Men of Letters


“He never achieved the top rank of recognition that was predicted for him after the publication of his first novel, The End of My Life,” said The New York Times in its obituary of the American writer Vance Bourjaily, who died a few weeks ago at the age of 87, “but he had a long and substantial career in letters of the sort that was far more prevalent a half-century ago than it is today.”

Along with his novels, Bourjaily wrote short stories, essays, and book reviews and was also an editor and a teacher. He spent 20 years at the Iowa Writers’ Workshop and five at the University of Arizona, and then he founded the creative writing program at Louisiana State University. He was also “a serious literary socialite,” the Times said, citing a comment in Esquire that “everyone came to Vance’s parties.” Everyone typically included Norman Mailer, James Jones, and William Styron. Bourjaily was, in short, a “man of letters.”

How quaint that term sounds today. The republic of letters has largely sputtered out. Little bookstores where writers once dropped in to chat were put out of business by big bookstores where the general populace dropped in to drink coffee: the republic of latte. Now Barnes & Noble itself is broke and is closing its popular New York branch near Lincoln Center; it will be replaced by a discount clothing store.

Men and women of letters were the willing workhorses of the literary enterprise; they saw that the caravan kept moving. They formed committees and juries and gave awards and held readings and signings and receptions and wrote critical essays for obscure quarterlies. But they were not ascetic drudges; alcohol was the solvent of their trade, and they never missed a literary event. Their universe was held together by a specific object (the book), sold in a specific place (the bookstore).

What gave men and women of letters their long reign was an aura of authority. They were a small aristocracy of unquestioned good taste and judgment. The Book-of-the-Month Club founded by Harry Scherman in 1926 was a novel marketing idea that had a major flaw. He knew that readers wouldn’t subscribe to buy new books unless they were assured that the books were worthy. Who would do that assuring? Men of letters!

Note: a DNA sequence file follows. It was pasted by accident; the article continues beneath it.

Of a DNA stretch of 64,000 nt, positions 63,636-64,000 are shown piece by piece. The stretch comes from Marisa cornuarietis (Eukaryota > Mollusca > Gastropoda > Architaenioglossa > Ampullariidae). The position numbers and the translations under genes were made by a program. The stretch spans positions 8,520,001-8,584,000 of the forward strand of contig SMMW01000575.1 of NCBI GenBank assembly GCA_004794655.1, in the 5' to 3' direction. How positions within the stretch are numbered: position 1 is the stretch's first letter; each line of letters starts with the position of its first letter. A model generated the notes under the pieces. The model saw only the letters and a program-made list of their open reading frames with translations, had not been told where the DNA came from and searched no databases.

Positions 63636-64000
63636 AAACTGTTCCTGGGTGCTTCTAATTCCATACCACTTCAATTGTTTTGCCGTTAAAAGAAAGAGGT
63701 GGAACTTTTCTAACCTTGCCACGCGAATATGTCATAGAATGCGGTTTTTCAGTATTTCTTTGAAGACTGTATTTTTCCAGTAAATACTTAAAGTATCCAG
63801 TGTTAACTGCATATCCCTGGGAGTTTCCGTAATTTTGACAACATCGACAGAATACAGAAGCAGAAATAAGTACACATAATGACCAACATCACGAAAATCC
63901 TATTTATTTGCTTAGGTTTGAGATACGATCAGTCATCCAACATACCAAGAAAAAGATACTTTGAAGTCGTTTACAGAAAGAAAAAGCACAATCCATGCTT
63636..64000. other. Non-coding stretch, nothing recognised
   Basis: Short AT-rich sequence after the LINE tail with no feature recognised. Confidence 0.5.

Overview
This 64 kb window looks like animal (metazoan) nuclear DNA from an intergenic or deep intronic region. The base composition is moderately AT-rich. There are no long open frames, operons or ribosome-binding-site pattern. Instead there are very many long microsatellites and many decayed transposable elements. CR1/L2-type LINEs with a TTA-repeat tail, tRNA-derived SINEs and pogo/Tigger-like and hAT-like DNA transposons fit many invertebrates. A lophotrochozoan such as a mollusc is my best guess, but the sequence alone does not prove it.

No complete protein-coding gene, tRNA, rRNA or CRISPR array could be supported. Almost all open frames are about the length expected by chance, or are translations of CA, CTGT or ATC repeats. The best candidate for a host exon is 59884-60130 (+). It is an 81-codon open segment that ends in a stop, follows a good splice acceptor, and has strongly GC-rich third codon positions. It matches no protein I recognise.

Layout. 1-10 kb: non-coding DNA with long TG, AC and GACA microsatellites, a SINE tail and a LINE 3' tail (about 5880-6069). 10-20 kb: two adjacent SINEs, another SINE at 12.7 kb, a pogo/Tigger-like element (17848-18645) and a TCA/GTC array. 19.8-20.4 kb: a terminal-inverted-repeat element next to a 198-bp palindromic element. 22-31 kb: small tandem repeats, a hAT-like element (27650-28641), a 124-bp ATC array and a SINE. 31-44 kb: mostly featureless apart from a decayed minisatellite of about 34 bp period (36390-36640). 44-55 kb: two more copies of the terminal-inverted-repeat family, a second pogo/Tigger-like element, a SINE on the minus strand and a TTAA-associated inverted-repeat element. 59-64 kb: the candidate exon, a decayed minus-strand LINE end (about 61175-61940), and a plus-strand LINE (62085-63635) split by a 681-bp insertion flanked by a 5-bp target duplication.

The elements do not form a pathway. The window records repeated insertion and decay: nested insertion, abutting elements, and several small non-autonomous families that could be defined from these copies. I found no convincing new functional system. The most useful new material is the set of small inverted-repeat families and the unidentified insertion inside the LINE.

Scherman formed a panel of judges consisting of five literary mandarins. Their “dean” was Henry Seidel Canby, editor of The Saturday Review of Literature. Two others were Christopher Morley, prolific novelist, poet, essayist, editor, and lecturer, and Dorothy Canfield, best-selling novelist and public-education reformer, whom Eleanor Roosevelt called “one of the 10 most influential women in the United States.” Two highly respected newspapermen completed the jury: William Allen White, editor of The Emporia (Kansas) Gazette, and the columnist Heywood Broun.

Harry Scherman pledged that he would not interfere with the judges’ choices. He kept his word, although their first selection, Lolly Willowes, by Sylvia Townsend Warner, a mystical exploration of “the secret country of the mind” as discerned by a woman walking through England’s “desolate and half-lit Chilterns,” almost sank the little boat before it left the shore. Readers loathed it.

Initially Canfield, a Vermonter, was suspicious of Scherman’s invitation to hitch her good name to a commercial scheme. “I didn’t like the sound of it very well,” she said, and she asked for time to think it over. A few days later she came to New York for a shopping trip. It was the first warm Saturday in April, bringing out half the population of the city—or so it seemed to Canfield. Fearful of being trampled on Fifth Avenue, she staggered into Brentano’s bookstore.